TAOS, N.M. (CBS4)– The women believed to be the mothers of 11 children found hungry and living in a filthy compound near the New Mexico-Colorado border have been arrested.

Two men were arrested over the weekend in connection with the child abuse case.

Lucas Morten (left) and Siraj Wahhaj (right) (credit: CBS)

A message that people were starving that was believed to be sent by someone inside the compound, led police to the children.

A boy last seen traveling in Alabama last year with one of the men arrested remains missing.

(credit: Taos County Sheriff’s Office)

The Taos County Sheriff said the women and two men, Siraj Ibn Wahhaj and Lucas Morten, face charges of child abuse. The women have been identified as Jany Leveille, Hujrah Wahhaj, 38, and Subhannah Wahha, 35. They were arrested in Taos and booked into jail.

The children, ages 1 to 15 years old, have been removed from the compound and turned over to state child welfare workers. Authorities said it appears the children had not eaten in days.

Hujrah Wahhaj, Jany Leveille, Subhannah Wahha (credit: Taos County)

Police are still are looking for AG Wahhaj, reported missing from Georgia’s Clayton County.

The boy’s mother told police the 3-year-old left with his father, Siraj Ibn Wahhaj, for a trip to a park and never returned.

Authorities say he made it known to the boy’s mother that he wanted to perform an exorcism on him because he believed the child was possessed by the devil.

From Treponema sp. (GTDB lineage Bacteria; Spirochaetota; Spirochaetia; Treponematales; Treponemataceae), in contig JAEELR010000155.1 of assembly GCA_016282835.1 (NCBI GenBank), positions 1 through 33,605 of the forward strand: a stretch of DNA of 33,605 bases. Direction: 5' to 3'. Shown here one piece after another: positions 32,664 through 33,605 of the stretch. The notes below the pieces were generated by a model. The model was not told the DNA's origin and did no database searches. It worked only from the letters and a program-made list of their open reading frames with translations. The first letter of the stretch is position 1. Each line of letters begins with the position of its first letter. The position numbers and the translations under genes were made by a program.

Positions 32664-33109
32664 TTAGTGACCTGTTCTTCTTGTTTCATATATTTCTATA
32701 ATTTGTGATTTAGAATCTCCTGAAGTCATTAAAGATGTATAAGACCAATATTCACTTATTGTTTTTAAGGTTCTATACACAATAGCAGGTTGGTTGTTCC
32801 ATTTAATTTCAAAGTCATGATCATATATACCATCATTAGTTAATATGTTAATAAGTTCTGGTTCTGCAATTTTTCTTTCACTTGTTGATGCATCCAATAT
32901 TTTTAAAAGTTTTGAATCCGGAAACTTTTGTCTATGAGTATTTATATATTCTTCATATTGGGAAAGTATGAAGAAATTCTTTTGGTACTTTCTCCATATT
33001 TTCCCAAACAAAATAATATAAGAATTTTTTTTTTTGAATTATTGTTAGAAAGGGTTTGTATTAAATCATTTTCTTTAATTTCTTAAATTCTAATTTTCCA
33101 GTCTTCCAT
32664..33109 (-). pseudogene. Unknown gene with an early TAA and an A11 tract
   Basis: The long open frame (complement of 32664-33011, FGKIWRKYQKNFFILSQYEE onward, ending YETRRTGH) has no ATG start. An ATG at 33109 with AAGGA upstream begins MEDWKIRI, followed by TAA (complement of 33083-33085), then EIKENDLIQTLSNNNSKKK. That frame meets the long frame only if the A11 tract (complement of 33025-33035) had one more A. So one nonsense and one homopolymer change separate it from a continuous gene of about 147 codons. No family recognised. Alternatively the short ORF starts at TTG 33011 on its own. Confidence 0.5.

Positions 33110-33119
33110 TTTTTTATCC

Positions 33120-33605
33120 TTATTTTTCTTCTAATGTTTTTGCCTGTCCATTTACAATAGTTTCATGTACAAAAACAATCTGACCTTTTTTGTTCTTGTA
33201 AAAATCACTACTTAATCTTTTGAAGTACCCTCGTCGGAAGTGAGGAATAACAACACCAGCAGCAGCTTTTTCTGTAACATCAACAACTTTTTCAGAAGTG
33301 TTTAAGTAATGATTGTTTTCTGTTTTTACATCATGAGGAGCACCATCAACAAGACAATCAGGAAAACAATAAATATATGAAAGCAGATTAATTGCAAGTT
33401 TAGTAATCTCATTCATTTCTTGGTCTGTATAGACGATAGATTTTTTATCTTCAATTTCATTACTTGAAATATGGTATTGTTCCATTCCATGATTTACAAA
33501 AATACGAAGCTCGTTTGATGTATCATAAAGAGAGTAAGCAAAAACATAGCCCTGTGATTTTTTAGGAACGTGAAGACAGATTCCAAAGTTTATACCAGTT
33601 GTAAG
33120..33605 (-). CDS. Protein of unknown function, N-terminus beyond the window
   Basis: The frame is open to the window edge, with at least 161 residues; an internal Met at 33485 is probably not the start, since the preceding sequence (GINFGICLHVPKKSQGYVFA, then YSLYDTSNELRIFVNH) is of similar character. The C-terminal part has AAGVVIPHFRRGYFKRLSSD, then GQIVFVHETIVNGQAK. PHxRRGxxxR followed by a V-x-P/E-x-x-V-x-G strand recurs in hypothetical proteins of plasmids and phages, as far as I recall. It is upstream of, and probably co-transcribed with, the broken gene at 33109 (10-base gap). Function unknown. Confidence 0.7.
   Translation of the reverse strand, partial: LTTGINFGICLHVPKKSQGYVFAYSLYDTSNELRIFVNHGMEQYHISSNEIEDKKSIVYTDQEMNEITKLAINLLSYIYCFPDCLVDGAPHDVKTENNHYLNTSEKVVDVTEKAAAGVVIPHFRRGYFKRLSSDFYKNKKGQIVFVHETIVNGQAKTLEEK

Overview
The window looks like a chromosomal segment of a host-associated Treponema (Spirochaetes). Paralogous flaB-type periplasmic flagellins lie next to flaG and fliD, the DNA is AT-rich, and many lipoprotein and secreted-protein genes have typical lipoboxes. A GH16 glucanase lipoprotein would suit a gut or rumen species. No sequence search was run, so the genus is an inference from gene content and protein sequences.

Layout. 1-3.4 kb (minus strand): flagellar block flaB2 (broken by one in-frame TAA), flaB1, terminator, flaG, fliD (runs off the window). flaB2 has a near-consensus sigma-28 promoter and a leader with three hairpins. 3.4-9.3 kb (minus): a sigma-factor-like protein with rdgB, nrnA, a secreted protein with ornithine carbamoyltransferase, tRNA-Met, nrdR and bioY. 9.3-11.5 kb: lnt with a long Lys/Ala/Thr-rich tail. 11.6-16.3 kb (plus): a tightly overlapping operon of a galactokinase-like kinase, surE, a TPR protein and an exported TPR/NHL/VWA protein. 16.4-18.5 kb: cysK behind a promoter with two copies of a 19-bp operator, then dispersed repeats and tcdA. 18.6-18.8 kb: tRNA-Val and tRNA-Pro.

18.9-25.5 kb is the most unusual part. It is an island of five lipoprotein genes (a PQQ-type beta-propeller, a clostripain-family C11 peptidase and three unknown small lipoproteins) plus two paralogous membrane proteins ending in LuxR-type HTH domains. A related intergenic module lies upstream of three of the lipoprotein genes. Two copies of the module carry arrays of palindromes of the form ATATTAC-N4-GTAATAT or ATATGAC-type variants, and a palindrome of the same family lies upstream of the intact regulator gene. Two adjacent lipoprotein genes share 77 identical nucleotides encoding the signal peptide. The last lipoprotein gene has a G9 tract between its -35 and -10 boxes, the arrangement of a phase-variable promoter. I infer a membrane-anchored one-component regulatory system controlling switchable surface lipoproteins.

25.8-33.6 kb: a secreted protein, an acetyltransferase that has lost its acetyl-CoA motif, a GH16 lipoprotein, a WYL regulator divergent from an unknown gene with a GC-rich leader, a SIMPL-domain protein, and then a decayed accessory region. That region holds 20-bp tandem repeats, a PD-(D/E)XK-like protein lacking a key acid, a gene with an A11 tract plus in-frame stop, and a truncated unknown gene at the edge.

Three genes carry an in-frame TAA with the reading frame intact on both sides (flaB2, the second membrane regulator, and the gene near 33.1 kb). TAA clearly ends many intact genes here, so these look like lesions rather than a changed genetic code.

(credit: Taos County Sheriff’s Office)

The search at the compound came amid a two-month investigation in collaboration with the FBI. FBI agents had surveilled the area a few weeks ago but did not find probable cause to search the property.

That changed when the message, “We are starving and need food and water” was received by authorities.

(credit: Taos County Sheriff’s Office)

Other than a few potatoes and a box of rice, there was little food in the compound, which consisted of a small travel trailer buried in the ground and covered by plastic with no water, plumbing and electricity.

The adults and children had no shoes, wore dirty rags for clothing and “looked like Third World country refugees.”

The group appeared to have been living at the compound for a few months. It was unclear how or why they ended up in New Mexico.

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